Technology must transfer data to the central system in real time, otherwise it may have negative consequences. If the sensor battery power runs out, a machine failure may stop production for one day or lead to direct danger. If battery life is unbelievable and short, IoT applications will become useless, causing more interference rather than making life easier for its intended purpose. Therefore battery powered IoT devices come as a standard in up-to-date IoT installations
Wireless sensors and sensor networks are one of the elements of the Internet of Things systems and intelligent factories. Replacing the standard sensors and data collection devices with versions that communicate wirelessly gives many benefits, but also enforces a highly thought-out system design that will minimize energy consumption. This is important because these systems must work for many years without servicing. In the article we present the issues regarding the design of systems and forecasting of energy consumption in IoT systems.
Wireless communication vs Battery power
The idea of wireless sensor networks has been around for at least two decades, while the IEEE subgroup working on personal wireless networks defined the 802.15.4 standard in 2003, a year later the first versions of ZigBee appeared. Since then, many varieties of wireless communication have been developed, such as LoRa & NarrowBand-IoT and additional functions introduced, as a result of which designers now have a choice of various open or proprietary protocols. What significantly affects the way the entire project is implemented is energy consumption.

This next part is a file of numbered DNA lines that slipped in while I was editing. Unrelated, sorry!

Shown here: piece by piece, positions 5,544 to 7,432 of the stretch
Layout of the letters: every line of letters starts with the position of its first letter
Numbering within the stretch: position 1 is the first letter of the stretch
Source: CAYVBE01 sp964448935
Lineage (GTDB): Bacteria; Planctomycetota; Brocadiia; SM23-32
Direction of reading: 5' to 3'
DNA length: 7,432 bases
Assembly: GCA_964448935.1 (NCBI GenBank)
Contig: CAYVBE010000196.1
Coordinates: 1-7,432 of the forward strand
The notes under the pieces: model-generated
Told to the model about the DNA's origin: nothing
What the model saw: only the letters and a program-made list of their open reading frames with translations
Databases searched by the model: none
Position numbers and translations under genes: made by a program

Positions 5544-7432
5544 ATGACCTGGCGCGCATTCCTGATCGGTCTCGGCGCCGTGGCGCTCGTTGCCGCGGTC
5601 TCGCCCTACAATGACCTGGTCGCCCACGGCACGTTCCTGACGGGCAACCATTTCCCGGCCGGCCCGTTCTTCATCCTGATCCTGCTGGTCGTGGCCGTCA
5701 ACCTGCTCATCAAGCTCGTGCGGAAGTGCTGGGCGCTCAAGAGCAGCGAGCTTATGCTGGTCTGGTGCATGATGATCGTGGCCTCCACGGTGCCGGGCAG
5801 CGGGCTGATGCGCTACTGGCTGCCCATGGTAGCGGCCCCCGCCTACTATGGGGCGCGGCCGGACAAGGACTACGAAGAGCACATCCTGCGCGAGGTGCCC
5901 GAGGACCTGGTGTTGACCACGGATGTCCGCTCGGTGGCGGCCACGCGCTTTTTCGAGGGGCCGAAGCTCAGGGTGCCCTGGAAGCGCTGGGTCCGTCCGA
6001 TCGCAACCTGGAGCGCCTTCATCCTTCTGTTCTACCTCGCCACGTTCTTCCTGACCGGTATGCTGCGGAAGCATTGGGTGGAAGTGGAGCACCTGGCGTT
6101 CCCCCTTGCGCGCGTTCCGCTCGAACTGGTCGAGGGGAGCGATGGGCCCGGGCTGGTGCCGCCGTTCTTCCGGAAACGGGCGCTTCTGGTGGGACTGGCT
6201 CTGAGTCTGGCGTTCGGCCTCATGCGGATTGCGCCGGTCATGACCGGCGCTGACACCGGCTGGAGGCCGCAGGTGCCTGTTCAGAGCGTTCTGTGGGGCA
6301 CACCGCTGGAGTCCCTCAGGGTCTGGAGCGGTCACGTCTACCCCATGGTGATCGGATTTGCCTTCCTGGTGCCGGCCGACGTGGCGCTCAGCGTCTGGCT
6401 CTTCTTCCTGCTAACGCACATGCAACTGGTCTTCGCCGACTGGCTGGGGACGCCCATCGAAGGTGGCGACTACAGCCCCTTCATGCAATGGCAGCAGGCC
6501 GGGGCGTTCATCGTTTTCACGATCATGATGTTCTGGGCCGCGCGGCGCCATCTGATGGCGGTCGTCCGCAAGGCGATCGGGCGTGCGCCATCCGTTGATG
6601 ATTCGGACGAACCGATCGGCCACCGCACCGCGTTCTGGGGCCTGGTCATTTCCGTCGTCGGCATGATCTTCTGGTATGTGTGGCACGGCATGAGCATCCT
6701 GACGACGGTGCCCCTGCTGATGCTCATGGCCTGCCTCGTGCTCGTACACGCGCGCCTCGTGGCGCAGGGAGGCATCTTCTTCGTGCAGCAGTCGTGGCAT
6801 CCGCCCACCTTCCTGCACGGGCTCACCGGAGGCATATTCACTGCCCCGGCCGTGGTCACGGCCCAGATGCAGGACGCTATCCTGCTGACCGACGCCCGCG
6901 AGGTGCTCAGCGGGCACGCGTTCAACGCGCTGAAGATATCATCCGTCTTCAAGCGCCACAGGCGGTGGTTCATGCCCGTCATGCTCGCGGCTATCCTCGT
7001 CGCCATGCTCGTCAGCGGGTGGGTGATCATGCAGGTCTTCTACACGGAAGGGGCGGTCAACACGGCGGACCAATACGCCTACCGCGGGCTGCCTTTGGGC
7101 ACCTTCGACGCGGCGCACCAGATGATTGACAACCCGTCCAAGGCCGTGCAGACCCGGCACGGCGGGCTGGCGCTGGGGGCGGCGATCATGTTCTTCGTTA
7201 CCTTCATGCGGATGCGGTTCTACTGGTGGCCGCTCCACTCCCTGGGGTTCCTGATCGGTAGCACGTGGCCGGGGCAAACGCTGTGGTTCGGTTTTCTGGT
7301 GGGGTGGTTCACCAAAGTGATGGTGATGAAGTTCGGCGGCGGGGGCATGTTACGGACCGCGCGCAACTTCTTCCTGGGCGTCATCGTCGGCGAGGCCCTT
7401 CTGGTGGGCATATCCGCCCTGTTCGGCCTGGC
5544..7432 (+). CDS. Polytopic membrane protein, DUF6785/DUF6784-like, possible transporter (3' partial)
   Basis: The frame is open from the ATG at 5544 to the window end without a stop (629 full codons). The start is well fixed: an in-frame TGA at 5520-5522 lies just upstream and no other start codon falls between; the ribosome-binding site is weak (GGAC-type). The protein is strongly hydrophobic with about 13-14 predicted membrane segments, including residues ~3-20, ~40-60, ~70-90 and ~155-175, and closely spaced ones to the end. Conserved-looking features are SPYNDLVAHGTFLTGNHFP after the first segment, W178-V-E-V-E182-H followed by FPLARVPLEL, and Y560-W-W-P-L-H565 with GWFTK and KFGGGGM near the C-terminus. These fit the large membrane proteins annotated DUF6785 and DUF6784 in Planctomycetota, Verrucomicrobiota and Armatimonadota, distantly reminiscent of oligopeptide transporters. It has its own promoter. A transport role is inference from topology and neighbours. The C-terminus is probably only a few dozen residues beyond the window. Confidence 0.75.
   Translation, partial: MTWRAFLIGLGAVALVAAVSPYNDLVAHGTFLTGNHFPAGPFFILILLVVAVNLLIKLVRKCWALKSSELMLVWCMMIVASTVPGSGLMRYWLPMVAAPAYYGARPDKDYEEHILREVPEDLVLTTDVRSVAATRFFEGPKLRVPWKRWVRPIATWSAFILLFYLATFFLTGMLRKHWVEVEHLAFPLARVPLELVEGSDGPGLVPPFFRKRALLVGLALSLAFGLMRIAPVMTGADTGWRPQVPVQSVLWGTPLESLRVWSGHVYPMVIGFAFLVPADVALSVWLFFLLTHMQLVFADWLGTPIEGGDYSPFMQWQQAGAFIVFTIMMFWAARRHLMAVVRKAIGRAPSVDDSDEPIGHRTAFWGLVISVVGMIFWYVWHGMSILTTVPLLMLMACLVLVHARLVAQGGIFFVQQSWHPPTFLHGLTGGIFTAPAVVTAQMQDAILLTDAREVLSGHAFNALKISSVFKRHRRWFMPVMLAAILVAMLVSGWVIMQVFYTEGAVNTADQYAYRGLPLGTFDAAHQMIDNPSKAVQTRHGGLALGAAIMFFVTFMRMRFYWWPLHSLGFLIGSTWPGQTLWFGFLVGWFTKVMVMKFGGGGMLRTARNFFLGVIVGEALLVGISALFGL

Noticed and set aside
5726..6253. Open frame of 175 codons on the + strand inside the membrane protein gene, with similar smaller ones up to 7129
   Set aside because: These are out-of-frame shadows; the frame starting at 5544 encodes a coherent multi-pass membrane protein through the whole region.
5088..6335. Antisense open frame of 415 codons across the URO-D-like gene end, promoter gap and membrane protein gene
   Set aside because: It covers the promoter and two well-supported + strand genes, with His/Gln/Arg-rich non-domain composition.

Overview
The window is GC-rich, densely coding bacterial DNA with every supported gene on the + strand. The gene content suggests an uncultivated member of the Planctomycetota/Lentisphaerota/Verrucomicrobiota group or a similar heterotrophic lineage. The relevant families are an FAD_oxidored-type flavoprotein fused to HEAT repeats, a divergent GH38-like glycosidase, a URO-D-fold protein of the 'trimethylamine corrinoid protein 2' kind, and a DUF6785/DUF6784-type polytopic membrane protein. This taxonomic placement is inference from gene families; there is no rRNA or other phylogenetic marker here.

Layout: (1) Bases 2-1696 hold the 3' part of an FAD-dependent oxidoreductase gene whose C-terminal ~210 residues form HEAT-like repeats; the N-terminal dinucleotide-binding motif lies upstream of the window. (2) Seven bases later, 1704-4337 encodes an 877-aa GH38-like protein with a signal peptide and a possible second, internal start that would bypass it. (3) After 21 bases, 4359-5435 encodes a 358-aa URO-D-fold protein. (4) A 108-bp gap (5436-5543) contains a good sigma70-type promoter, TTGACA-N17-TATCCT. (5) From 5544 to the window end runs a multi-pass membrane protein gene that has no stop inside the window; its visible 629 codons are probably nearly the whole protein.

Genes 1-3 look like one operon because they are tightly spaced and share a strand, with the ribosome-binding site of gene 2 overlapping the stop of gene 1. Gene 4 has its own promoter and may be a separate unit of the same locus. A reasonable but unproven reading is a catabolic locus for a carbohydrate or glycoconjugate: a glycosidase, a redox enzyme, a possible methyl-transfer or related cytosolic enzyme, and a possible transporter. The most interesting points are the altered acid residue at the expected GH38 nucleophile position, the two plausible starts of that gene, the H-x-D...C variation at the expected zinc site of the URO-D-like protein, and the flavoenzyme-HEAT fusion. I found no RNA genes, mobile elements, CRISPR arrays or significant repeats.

The basic elements of these systems are sensors that measure physical quantities. Some signal and data processing capabilities are also important. After all, the communication interface is important, which will allow you to pass the measured data on. Such a sensor node should wake up from time to time, make contact with its superordinate controller, transfer data and fall back to sleep again. Battery life depends on the total charge collected. Minimizing this consumption in the long run means that you need to minimize energy consumption during each work cycle. In many cases, the sensor will only work for a small fraction of the time. A measurement that lasts a few milliseconds can be triggered once per second, once per minute, or even less frequently. Therefore, the energy consumed in sleep mode may dominate the total energy consumption.
Battery-ready IoT devices based on ESP32
Battery / SuperCap power support allows the processes and data to be securely executed, saved or transferred, and the operating system to be safely shutdown or reboot, if the power source has been restored. The power failure alert can also be sent to cloud service, to perform custom task, specified by user or self-learning AI algorithm.
The Moduino device is a comprehensive end-point controller for variety of sensors located throughout any installation. It fully supports temperature and humidity sensors and new ones are currently developed, e.g. accelerometer, gyroscope, magnetometer, etc.
Moduino–ModBerry symbiosis allows wide range of wake-up/sleep schedule customization, in order to perform best and save energy accordingly to power supply state. Arduino and MicroPython environments provide libraries to control different scenarios of data and power management.
With built-in algorithms and the possibility to program on your own, the TECHBASE’s sleep/wake addon module can wake the device using schedule/timer. Another option is wake on external trigger, e.g. change of input, etc. All the options for sleep, shutdown and wake can be configured for various scenarios to ensure constant operation of devices, safety of data and continuity of work in case of power failure in any installation. Check battery-powered Moduino X0